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Scholarly Communications Services for Researchers

Supporting the creation, evaluation, dissemination, and preservation of the University's scholarly output

Measuring Research Impact

Researchers have a variety of options for measuring and describing the importance of their research. Bluford Library can help researchers at North Carolina A&T use metrics to demonstrate their research impact.

Author Metrics

  • H-index: measures the productivity and citation impact of an individual scholar. It is based on the author’s most cited papers and the number of citations they have received in other papers. An author’s h-index is the number of papers (h) that has received h or more citations. This metric is used by Web of Science and Google Scholar.
  • G-index: this index was proposed by Leo Egghe as an alternative to the h-index. The g-index is “[Given a set of articles] ranked in decreasing order of the number of citations that they received, the G-Index is the (unique) largest number such that the top g articles received (together) at least g^2 citations." (http://www.harzing.com/pophelp/metrics.htm#gindex)
  • i10-index: used by Google Scholar. The i10-index is the number of publications with 10 or more citations.

Journal Metrics

  • Journal Citation Reports (JCR): this database (part of ISI Web of Knowledge) provides impact factor and rankings for many journals.
  • Eigenfactor: measures a journal's importance to the scientific community based on the value of the articles published by one journal in one year. For more information about Eigenfactor and how it is calculated, please visit http://www.eigenfactor.org/about.php.
  • Scimago Journal and Country Rank: this rank weighs citations based on the total number of citations received by a journal and the importance of the journals that cited it. This data is available in Scopus. For more information about Scimago, please visit https://www.scimagojr.com.
  • CiteScore: the number of citations received by a journal in one year to documents published in the three previous years (Scopus)
  • SNIP (Source Normalized Impact per Paper): measures citation impact by weighting citations in a subject field (Scopus)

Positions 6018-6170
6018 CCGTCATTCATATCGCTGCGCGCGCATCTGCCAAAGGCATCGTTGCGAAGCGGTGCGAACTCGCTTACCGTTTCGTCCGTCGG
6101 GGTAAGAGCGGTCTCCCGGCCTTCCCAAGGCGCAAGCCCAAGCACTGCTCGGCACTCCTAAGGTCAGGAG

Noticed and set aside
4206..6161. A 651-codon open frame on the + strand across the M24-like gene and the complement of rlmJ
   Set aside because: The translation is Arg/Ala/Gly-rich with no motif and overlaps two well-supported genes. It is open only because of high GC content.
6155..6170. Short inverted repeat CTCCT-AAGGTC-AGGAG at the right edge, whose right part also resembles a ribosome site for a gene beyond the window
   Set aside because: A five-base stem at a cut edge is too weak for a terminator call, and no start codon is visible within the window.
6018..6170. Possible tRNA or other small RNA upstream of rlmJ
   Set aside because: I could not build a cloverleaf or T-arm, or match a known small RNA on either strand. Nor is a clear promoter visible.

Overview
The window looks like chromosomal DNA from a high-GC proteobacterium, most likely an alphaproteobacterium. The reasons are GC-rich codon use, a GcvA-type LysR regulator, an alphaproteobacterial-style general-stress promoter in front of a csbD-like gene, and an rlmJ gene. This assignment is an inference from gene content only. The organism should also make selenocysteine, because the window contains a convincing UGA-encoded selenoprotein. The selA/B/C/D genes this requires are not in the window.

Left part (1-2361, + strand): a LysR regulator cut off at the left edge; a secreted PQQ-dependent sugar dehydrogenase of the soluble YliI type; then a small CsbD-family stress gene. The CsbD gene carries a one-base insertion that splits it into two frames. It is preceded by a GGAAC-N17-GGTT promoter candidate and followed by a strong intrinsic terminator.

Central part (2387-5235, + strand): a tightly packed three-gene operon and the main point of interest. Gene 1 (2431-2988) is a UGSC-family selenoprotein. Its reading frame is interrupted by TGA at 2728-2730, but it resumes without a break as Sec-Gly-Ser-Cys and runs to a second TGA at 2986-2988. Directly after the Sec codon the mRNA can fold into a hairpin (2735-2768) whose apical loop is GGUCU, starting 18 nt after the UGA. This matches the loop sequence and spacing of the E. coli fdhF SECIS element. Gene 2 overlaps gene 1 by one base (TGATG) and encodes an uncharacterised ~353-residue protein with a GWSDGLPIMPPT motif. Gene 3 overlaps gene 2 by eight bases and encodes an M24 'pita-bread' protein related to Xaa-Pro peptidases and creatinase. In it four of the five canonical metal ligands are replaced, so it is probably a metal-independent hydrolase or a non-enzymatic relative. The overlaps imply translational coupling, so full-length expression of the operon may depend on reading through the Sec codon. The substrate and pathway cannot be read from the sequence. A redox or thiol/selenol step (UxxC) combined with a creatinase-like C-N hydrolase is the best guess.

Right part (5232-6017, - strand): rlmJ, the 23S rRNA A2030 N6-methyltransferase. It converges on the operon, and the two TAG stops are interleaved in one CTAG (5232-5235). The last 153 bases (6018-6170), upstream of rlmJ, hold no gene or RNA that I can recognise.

Altmetrics

Altmetrics: this set of metrics provides data about research impact in real time, and can be used to complement traditional metrics. Here are some examples of altmetrics services:

  • Impact Story: this service aggregates altmetrics from multiple services into one report. It is freely available to anyone with an ORCID ID.
  • PLOS Impact Explorer: includes mentions of articles on social media and in news sources.
  • PLOS Article Level Metrics: provides a great deal of information about individual articles, including: downloads, citations, social media activity, blog/media coverage, and reader comments.
  • PlumX: tracks a variety of metrics for journals, books, datasets, conference proceedings, and more. (some features are subscription only)

Research Impact Services

  • The library licenses a number of resources that can be used to measure research impact. These include JCR, Web of Science, and Scopus. Librarians can help researchers learn how to use these databases.
  • Librarians can help researchers control their identity by helping set up an Open Researcher Community ID (ORCID), a Web of Knowledge Researcher ID, and a Google Scholar Citations Profile.
  • Librarians can provide instruction on different types of metrics, how they are calculated, and how they can be used to demonstrate a scholar’s research impact.

Additional Research Impact Resources